Vinod Vashisht, Convener City Forum of Residents Welfare Associations, said: “There is an ‘I am Chandigarh’ mobile app run by the MC and Smart City Limited which residents should use to file complaints about civic issues. Authorities should work to make this app more efficient by improving real-time issues, resolution tracking, and the escalation channel.”

No fixing of liability

The least a citizen of Chandigarh can expect from the authorities is that they fix the liability of officials in whose jurisdiction there are bad roads. “If a single senior officer orders the roads to be repaired in two months and then inspects said roads, that would be enough because people would not suffer. Unfortunately, no senior officer has ever done so. Do they even realize the harm they are doing to people and their vehicles? RK Garg, a resident of Sector 27 and president of the Second Innings Association, said.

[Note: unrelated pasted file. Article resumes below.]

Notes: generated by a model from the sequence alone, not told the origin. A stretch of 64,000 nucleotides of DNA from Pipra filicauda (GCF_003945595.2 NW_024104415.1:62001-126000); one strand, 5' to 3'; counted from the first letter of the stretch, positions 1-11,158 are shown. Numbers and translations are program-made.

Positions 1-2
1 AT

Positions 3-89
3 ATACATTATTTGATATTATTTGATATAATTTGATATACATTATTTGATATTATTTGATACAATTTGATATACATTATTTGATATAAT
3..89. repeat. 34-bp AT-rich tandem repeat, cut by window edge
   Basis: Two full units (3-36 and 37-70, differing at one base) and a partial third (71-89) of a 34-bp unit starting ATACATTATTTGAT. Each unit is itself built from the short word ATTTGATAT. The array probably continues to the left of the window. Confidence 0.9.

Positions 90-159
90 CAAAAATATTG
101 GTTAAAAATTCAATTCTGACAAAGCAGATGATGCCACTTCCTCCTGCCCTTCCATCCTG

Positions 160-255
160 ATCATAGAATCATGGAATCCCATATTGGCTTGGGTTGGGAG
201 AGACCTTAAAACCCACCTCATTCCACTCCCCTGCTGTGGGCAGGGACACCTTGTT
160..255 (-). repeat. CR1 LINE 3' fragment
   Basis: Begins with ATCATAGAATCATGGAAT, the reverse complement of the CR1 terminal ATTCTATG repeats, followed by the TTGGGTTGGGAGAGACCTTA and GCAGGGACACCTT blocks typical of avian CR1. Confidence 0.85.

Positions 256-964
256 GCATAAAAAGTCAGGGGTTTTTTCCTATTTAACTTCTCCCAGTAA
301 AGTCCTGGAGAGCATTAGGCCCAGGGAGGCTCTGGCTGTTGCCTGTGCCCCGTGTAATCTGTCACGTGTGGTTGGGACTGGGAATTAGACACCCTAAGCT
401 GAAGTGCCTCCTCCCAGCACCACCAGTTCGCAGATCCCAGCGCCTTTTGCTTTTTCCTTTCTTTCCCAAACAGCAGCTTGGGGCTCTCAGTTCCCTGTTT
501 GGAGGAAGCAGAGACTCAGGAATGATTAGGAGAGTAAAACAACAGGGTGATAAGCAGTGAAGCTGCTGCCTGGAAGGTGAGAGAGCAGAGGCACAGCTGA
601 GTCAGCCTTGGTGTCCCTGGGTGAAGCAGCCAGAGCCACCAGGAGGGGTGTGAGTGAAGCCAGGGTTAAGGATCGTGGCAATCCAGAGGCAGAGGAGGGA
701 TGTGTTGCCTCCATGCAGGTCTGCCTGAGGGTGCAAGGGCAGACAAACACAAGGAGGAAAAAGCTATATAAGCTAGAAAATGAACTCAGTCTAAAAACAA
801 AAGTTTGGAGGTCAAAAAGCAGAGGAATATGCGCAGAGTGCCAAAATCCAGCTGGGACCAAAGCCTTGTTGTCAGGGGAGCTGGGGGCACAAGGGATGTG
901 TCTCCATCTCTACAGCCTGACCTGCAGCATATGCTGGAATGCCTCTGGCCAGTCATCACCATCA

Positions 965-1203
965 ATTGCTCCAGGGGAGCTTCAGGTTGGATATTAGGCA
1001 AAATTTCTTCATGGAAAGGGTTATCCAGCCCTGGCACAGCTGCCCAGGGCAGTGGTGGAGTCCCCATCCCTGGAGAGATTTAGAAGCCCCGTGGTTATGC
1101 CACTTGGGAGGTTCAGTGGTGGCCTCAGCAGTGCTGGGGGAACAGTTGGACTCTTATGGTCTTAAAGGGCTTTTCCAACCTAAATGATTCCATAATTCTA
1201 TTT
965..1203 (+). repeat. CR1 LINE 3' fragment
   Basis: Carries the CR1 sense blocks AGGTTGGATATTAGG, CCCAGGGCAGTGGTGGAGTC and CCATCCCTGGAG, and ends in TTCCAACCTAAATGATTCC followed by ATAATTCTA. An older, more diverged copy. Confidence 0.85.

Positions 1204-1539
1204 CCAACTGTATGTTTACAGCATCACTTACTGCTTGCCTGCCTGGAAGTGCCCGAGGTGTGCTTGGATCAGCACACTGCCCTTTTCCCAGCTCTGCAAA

He added, “Also, when a road is resurfaced, why can’t we post the contractor’s and engineer’s phone number on a board? Liability must be fixed. A lawsuit must be filed against the offending official and contractor if the road gives way and a life is lost,” he added.

The administrator will hire an agency to fix the potholes

MC’s Chief Engineer, NP Sharma, in an interview with The Indian Express, said, “This time we will hire an agency that will fill and repair the potholes with machinery. We used to buy bitumen and other materials and then get a roll. It took time. With this new mechanism, the machine would have the material and the roller, which will first clear and clean the pothole and continue to fill it. This is practiced in Delhi and we are bringing it to Chandigarh”.

He added: “The agency will mark the repaired pothole and geolocate it, so we know the entire area of ​​the neighborhood has been cleared of potholes.”

Melissa C. Keyes